Scottsdale/Northeast Valley United Blood Services MAX donors were honored April 24 for providing 14,594 blood components for Arizona patients last year.
An elite group of heroes, the 5,209 MAX donors each spent about two hours per visit to donate platelets up to 24 times during the year.
Platelets are collected through an automated process and are the smallest, most perishable component of whole blood that is most-often required by cancer and leukemia patients.
Those who donated at least four times during 2014 were treated to the Arizona Diamondbacks’ game with a ballpark dinner on April 24. The top donors were invited on the field during the pregame ceremony to be honored by the D-backs and thanked with a special video message from AZ-TV.
A special award was given to Linda Cleary of Scottsdale, the “MAX Donor of the Year” for the Scottsdale Donor Center. She was nominated by United Blood Services center staff for her dedication to providing the gift of life, while inspiring others to follow in her footsteps. As a self-driven ambassador for blood donation, she was also honored with a star named after her.
What may first strike others about Linda is her style. The Scottsdale Donor Center staff calls her a “fashionista.” She even dresses up for her donations to reflect the spirit of the holidays, such as Christmas-themed attire or showing up as a witch for Halloween.
Ms. Cleary has been a regular donor since 2000 and has made her bi-weekly platelet donation a top priority. She always books her next appointment before she leaves her current one and she is never late.
With one of the highest platelet cell counts in the center, she enthusiastically gave 24 double donations last year. She has an infectious upbeat personality and doesn’t miss an opportunity to make friends with other donors.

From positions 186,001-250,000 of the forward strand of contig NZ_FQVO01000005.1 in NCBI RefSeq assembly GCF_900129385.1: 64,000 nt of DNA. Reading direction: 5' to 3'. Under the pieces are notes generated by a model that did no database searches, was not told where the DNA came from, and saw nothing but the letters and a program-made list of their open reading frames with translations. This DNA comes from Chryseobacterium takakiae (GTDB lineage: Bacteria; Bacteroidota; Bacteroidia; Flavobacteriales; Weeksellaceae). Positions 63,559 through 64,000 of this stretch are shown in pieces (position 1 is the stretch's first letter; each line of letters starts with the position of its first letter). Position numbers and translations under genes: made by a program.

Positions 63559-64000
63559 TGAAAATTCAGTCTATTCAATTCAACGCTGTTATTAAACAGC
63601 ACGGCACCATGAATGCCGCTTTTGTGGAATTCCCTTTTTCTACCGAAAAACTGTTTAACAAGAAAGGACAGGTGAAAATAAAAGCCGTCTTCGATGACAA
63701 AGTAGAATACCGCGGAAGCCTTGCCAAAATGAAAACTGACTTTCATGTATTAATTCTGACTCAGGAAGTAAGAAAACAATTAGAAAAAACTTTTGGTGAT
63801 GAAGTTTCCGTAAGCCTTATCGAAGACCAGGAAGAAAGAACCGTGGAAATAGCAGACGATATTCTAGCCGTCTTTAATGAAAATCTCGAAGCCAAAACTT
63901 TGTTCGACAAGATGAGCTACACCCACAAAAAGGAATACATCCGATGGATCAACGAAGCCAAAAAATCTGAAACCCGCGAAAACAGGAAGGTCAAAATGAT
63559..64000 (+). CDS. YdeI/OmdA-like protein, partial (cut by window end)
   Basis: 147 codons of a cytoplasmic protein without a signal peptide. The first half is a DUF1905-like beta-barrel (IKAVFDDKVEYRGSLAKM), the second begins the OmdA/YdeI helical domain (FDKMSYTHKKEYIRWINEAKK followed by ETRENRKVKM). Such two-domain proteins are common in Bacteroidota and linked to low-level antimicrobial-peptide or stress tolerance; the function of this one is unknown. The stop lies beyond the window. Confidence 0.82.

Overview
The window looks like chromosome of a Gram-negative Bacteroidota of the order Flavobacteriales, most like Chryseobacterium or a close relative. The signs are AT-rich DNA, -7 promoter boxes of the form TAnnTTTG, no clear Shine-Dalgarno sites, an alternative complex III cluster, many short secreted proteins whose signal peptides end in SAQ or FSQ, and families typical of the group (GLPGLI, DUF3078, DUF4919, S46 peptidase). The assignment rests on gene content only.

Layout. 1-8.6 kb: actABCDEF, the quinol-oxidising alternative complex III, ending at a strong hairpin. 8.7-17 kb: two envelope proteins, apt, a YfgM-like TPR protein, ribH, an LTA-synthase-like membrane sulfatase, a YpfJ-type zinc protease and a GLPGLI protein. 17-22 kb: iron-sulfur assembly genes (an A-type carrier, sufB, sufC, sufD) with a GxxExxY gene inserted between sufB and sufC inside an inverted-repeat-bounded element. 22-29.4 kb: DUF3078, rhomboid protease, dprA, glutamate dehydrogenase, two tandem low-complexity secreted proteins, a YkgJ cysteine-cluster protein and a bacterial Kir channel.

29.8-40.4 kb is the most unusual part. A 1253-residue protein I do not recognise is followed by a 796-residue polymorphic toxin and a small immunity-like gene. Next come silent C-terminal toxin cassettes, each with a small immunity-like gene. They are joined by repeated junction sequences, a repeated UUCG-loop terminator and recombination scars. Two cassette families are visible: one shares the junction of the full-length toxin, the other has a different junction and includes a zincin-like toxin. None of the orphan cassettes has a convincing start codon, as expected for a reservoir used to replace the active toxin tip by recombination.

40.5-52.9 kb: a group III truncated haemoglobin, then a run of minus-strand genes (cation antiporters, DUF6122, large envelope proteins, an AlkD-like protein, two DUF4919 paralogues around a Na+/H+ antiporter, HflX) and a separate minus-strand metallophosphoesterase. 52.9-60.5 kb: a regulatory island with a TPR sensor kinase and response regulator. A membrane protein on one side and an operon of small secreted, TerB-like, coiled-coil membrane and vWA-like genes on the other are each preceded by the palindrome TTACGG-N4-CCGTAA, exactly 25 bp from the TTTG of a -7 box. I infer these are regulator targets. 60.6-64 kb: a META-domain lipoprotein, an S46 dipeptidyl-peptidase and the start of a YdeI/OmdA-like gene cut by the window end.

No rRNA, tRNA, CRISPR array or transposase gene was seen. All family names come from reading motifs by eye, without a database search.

The Scottsdale staff says “she has a personality that people are drawn to – very fun!”
Donors in Scottsdale and the Northeast Valley who gave the maximum allowable number of times during 2014 based on their donation type include:
Scottsdale: Kevin Bergner, Robert Brost, Jeffrey Clark, Dennis Heindl, Bradley Lagers, Aaron Ling, Franklin Martinson, Allen Pokorski, Warren Riggers, Timothy Schwimer, Keith Troxler, Kenneth Voss and Dirk Walter.
Cave Creek: Deborah Bello, Michael Rice, John Warner and Frederick Weninger.
Fountain Hills: Michael Hashimoto.
Paradise Valley: William Chuchro and Robert Keasler.
“MAX donors allow the combination of patient need, their blood type and physical attributes determine what kind of donation they give, allowing us to choose the right procedure each time they come in,” said Audrey Jennings, regional executive director for United Blood Services/Arizona.
“Because of their dedication as donors, thousands of lives have been saved in Arizona hospitals.”
New and innovative technologies are ever changing how blood components are used to save patients’ lives. Traditional whole blood donations provided a mixture of red cells, plasma and platelets – each of which served a different type of patient.
Automated MAX donations enable United Blood Services to isolate and collect an increased quantity of one of those components, while the remaining components are returned to the donor.
Most MAX donations take a smaller blood volume from the donor than in whole blood donations, but make a bigger impact by providing increased quantities of the component most needed by hospital patients.
In the past, one complete transfusion for a patient often required platelets from about 10 whole blood donors.
The UBS network is one of the nation’s oldest and largest non-profit blood service organizations, and is a founding member of America’s Blood Centers and the American Association of Blood Banks.
For more information on how to Find the Hero in You, call 1-877-UBS-HERO (1-877-827-4376) toll-free or visit www.UnitedBloodServicesAZ.org.